From June 22, 2015 issue of Coin World.
If you are a coin dealer, coin collector, or just a numismatic enthusiast, chances are good that you have encountered a U.S. government issued silver bar before. Silver bars or ingots were produced at the U.S. Assay Office at New York, the Philadelphia Mint and the San Francisco Mint, collectively, for almost 100 years, 1892 to 1984.
I have been collecting these historical gems over the past six years but find that information about their production is more scarce than the ingots themselves.
My research and collection efforts to date have focused on those produced at the San Francisco Mint in the 5-ounce class. I have been able to identify the various series that were made but continue to search for information that would certify a production timeline.
I have been writing about my findings and posting photographs for two years now on my blog. Hopefully, through this article I can reach out to Coin World readers to assist with this research.
Pictured here is an ingot that dates back to what I believe to be the very first series from the early 1930s, bearing what is known as a Type I oval hallmark. I have been able to approximate the dating of this particular type through a number of early 1930s coin auction catalogs by M.H. Bolender, Orangeville, Ill., and a documented donation to the American Numismatic Society on June 21, 1939, by David M. Bullowa. A note with the donation states that the donor purchased the ingot in 1935 for $5.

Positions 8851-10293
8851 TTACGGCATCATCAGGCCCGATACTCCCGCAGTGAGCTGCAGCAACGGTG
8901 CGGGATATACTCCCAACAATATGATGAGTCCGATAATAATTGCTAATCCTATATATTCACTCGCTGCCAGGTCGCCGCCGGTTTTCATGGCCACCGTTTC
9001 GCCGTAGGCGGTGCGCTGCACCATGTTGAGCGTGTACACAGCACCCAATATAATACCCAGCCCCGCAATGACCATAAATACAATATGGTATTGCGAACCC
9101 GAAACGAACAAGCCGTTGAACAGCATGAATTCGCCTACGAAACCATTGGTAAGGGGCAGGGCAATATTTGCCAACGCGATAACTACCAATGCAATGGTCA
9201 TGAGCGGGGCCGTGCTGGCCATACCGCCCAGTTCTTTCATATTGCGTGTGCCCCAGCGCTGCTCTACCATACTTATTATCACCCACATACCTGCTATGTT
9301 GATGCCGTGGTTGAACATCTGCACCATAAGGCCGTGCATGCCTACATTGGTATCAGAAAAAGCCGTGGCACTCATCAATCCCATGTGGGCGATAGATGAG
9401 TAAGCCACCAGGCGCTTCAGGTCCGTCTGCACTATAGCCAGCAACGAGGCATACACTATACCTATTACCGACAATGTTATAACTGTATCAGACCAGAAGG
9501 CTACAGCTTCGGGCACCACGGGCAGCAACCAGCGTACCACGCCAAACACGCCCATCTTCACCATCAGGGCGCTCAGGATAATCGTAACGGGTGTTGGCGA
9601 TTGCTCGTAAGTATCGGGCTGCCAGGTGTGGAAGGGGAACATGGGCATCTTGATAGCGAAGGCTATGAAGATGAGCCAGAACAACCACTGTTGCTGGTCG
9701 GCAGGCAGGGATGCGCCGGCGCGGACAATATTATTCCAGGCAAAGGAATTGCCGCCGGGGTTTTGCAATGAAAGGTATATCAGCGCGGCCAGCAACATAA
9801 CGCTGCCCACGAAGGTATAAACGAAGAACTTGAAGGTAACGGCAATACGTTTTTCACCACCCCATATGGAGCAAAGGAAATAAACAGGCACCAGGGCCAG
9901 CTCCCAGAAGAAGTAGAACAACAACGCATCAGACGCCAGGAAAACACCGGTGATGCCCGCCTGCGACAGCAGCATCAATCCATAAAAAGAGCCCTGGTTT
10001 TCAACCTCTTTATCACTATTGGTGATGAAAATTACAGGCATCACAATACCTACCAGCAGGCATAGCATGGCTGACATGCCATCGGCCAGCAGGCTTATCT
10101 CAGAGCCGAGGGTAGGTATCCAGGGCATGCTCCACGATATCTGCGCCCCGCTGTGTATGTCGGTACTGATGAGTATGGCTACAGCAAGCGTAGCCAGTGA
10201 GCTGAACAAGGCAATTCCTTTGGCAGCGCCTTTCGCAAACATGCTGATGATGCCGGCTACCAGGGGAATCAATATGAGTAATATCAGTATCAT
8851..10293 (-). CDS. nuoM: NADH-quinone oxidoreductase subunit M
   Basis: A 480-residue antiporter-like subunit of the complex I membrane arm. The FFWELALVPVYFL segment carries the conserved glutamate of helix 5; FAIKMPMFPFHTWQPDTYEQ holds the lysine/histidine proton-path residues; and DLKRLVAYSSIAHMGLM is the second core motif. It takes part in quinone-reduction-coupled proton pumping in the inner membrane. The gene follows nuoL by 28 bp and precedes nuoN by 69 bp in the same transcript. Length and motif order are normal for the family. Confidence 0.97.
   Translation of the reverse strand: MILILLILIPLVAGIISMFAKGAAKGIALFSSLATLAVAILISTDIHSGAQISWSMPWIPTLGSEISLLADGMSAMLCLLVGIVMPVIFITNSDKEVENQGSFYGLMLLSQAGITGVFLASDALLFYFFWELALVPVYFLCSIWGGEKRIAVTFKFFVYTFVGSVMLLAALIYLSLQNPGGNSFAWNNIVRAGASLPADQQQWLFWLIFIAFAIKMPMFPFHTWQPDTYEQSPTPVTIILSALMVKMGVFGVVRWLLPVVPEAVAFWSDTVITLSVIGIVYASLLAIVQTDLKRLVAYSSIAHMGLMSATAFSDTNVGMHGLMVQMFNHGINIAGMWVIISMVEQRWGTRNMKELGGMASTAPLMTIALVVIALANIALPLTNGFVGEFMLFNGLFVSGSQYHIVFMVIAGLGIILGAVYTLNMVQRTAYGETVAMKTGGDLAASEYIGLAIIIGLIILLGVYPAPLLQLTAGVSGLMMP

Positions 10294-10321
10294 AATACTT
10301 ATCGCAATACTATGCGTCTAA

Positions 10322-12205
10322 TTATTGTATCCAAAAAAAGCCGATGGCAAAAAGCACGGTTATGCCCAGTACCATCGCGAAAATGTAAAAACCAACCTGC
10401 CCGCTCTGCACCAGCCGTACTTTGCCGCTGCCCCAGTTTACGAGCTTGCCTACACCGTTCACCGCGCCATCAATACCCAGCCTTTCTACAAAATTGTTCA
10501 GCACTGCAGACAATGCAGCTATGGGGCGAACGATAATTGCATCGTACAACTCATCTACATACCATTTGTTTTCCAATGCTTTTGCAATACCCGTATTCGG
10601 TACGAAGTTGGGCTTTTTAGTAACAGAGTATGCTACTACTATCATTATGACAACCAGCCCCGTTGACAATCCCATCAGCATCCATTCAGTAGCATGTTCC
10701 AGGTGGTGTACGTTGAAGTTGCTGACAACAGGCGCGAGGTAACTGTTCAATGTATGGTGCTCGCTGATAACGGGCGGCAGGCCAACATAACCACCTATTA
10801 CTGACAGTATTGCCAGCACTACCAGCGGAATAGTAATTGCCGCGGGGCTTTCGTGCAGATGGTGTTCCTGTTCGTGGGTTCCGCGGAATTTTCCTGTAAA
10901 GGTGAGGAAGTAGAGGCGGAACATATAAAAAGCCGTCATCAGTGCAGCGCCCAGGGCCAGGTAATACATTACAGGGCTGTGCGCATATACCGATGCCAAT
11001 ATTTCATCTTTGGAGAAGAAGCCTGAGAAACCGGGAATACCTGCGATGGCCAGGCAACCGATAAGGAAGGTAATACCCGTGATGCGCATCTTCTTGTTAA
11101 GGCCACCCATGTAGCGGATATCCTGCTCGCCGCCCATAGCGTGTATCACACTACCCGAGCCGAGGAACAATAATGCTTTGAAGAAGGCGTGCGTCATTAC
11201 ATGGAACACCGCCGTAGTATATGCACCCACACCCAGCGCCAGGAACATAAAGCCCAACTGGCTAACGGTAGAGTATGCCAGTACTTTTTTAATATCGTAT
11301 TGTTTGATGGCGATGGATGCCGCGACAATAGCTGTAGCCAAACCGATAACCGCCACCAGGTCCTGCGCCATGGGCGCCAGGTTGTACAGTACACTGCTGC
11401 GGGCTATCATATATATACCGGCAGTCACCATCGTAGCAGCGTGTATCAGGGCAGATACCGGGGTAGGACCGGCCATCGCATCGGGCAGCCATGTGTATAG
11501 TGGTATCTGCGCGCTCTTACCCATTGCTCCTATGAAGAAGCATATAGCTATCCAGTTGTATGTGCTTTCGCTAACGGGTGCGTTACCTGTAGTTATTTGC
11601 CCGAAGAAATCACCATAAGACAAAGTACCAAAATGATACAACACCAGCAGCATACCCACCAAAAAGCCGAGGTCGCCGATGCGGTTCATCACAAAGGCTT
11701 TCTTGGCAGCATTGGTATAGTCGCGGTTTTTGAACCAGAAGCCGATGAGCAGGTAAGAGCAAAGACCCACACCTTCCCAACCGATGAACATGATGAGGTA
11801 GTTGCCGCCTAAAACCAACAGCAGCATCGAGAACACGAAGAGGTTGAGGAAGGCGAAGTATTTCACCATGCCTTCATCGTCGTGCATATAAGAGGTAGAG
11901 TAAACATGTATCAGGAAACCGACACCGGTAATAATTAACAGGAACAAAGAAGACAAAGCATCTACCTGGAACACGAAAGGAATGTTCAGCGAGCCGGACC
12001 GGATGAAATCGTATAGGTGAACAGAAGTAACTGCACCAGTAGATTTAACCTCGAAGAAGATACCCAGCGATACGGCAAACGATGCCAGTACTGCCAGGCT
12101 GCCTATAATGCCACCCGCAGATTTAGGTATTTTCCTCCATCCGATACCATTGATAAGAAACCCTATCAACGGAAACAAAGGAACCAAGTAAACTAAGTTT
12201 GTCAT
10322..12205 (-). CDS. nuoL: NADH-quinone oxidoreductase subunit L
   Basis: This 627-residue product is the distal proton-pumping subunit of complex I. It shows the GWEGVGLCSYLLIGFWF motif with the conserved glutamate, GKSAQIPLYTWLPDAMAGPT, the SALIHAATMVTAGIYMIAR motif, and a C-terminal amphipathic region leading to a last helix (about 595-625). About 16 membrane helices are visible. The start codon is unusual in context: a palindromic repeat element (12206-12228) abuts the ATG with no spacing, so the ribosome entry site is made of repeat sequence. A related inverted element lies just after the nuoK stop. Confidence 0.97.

These Type I oval hallmark ingots were produced with three different font sizes, each with two different fineness stamps, 999.75 or 999.5, and then in a series without serial numbers, for a total of seven varieties. The latest of these was produced in the mid 1940s as evidenced by a receipt that is part of my collection. Accurate dating and chronological organization of all others remains the task to complete.
The Type II oval hallmark, also pictured, appeared around 1946 but is found on very few 5-ounce class ingots as it seems that most ingots being produced in that time frame were in the 25-ounce class range and larger.
And finally, in 1959, a round dated hallmark was introduced on 5-ounce class ingots. There are round dated hallmarks on larger ingots as late as 1960 as well as U.S. Assay Office oval hallmarks from San Francisco, as the Mint was identified between 1962 and 1988, but nothing later on 5-ounce class ingots than the hallmark in the nearby picture.
If anyone has any information that will help with my efforts to accurately date and chronologically organize almost 150 5-ounce class examples presently in my collection, please contact me.